AUGUSTA, Maine (NEWS CENTER) — Democrats in the state House of Representatives defeated a GOP effort Thursday to have a House Ethics Committee investigation of potential conflict of interest by Rep. Ryan Tipping.

Democrats said it was all motivated by partisan politics, but Republicans said it was about principle.

A third-term Democrat, Rep. Tipping was a member of the education committee last year when he took a job with the Question 2 referendum campaign. The group was funded mostly by the teachers union, and was working to pass a referendum to increase taxes on high incomes to get more money for education.

Tipping was paid about $9,000 for that campaign work, and was later re-elected to the Legislature and named chair of the taxation committee.

The Maine Republican Party made the initial complaint because the Taxation Committee will be deciding on several Republican bills to change or eliminate that 3 percent tax increase passed by voters.

House GOP leaders said Thursday they see a conflict of interest on Tipping’s part and wanted the House Ethics Committee to investigate. But Democrats defended him, saying Tipping had cleared the political job with the chairman of the Maine Ethics Commission before taking the job and after completing it.

Democratic leaders also said the legislators routinely sit on committees and vote on bills that affect their own professions.

After a somewhat tense debate – during which Democratic Speaker of the House Sara Gideon had to rule on several “point of order” complaints about what lawmakers were saying in speeches – the House voted against the investigation, 77-64, basically along party lines.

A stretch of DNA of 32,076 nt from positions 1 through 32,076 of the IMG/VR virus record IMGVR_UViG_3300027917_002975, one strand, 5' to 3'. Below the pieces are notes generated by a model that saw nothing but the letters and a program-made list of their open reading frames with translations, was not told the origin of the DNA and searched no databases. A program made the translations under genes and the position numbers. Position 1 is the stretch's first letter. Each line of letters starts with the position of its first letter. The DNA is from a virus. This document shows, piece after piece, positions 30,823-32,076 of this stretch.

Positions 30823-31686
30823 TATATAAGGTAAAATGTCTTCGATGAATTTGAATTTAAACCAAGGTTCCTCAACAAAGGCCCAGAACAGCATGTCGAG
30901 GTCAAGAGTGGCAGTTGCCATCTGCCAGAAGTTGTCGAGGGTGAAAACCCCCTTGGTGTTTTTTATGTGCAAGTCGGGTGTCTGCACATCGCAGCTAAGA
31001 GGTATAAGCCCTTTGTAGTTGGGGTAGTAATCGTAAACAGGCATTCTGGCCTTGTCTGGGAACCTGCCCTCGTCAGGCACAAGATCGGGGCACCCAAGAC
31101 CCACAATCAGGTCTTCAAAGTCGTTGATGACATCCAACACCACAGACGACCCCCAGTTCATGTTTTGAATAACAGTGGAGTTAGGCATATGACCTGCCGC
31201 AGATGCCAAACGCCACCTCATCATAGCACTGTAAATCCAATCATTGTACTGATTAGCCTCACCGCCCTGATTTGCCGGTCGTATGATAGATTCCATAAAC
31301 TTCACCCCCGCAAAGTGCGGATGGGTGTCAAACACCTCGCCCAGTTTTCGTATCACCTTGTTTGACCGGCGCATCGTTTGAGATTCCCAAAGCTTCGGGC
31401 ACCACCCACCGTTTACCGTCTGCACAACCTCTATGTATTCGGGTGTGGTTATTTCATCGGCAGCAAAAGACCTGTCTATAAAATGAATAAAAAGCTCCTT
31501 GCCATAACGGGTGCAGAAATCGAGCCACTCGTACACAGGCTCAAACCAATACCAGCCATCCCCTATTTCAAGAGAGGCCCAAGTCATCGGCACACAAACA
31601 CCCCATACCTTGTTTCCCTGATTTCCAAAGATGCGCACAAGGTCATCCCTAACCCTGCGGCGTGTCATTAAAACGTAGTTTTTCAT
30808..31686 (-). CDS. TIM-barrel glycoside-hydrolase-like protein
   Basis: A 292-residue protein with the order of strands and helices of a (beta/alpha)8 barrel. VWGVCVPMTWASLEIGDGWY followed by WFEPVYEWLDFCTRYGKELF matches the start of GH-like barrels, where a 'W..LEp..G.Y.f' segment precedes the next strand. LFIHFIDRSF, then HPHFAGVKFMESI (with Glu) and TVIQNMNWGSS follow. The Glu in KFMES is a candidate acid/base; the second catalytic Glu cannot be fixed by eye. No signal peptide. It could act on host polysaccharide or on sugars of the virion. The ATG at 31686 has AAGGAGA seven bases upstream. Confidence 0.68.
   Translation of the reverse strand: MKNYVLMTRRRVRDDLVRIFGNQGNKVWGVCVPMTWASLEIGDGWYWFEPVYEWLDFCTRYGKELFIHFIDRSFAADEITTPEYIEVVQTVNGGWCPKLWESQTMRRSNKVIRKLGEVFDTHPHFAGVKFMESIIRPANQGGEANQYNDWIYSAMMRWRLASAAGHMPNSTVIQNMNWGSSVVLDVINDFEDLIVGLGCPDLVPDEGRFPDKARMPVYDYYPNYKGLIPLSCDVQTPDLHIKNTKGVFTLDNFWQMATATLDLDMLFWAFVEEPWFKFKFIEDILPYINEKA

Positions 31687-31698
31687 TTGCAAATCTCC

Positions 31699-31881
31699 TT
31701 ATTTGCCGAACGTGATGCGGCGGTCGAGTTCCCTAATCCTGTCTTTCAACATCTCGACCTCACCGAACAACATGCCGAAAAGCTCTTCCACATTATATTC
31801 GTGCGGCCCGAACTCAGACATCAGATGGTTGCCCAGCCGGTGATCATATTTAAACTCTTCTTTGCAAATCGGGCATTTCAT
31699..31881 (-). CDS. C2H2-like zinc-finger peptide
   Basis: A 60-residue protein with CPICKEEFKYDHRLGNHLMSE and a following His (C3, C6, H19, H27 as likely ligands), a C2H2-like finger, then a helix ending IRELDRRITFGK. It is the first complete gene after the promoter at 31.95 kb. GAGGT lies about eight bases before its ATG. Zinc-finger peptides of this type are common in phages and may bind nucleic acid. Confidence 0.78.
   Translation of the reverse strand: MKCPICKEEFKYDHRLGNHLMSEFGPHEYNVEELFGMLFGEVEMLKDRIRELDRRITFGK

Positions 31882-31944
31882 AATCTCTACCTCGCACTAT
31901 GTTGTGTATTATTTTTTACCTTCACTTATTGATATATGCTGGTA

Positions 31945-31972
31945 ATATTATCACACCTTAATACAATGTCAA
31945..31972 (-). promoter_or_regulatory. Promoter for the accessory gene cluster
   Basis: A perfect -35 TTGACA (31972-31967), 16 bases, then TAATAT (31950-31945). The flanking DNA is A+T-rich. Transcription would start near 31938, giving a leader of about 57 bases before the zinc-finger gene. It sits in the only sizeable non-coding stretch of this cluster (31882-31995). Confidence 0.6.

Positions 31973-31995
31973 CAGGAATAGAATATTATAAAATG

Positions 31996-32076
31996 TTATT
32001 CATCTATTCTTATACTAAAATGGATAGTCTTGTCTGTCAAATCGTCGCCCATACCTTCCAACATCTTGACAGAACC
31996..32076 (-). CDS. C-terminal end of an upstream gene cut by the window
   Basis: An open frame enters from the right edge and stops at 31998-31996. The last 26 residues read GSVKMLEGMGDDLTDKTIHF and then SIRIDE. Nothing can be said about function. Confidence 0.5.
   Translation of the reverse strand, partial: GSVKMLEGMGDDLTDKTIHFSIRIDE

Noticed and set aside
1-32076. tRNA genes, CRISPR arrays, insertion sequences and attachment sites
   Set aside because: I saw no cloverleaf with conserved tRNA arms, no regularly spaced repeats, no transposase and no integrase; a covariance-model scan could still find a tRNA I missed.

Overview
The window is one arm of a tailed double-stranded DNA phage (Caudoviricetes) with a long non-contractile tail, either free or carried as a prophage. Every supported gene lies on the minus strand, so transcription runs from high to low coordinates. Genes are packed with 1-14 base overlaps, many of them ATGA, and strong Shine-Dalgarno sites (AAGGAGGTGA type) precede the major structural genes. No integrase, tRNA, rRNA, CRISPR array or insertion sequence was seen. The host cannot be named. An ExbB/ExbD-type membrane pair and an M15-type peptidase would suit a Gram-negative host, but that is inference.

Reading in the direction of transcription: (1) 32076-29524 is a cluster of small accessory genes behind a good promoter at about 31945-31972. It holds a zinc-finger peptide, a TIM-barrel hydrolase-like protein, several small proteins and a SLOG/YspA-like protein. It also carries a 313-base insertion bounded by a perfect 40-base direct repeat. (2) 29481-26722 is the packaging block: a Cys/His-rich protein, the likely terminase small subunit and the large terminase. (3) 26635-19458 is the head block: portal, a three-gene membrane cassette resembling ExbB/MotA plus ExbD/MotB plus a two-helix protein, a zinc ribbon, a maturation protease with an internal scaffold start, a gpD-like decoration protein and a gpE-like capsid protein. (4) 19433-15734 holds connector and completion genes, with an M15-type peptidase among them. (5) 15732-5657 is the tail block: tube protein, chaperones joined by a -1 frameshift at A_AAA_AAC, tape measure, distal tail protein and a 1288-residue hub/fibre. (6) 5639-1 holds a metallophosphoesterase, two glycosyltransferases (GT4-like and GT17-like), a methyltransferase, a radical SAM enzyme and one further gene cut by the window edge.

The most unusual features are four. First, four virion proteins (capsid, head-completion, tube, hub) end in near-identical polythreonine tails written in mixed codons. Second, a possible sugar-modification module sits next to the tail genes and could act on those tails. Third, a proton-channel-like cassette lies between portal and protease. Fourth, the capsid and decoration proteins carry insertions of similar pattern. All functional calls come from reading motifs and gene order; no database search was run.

Tipping said he was glad the issue was settled, but also said he had no regrets about taking the paid job or any other actions.

“If I were to do this again, I’d go to the ethics commission right off, show them the contract, ask them for their input," he said. "After the job was done, I’d go to them again and ask for their input, and that’s exactly what I did.”

The issue may be settled in the House, but it is not over.

The Maine Republican Party has filed Freedom of Information requests for communications from Tipping and Speaker of the House Sara Gideon about the issue, and says it will go to court if necessary to get both lawmakers to comply.

House GOP leaders also said the will look into changing House rules to clarify what legislators can and cannot do when it comes to being employed by political action committees.

“It’s about ethics laws as they pertain to PACs and who they’re hiring,” said Rep. Ellie Espling, “and sitting legislators and those who are campaigning and taking clean elections money. I think it raises a lot of questions in legislators minds.”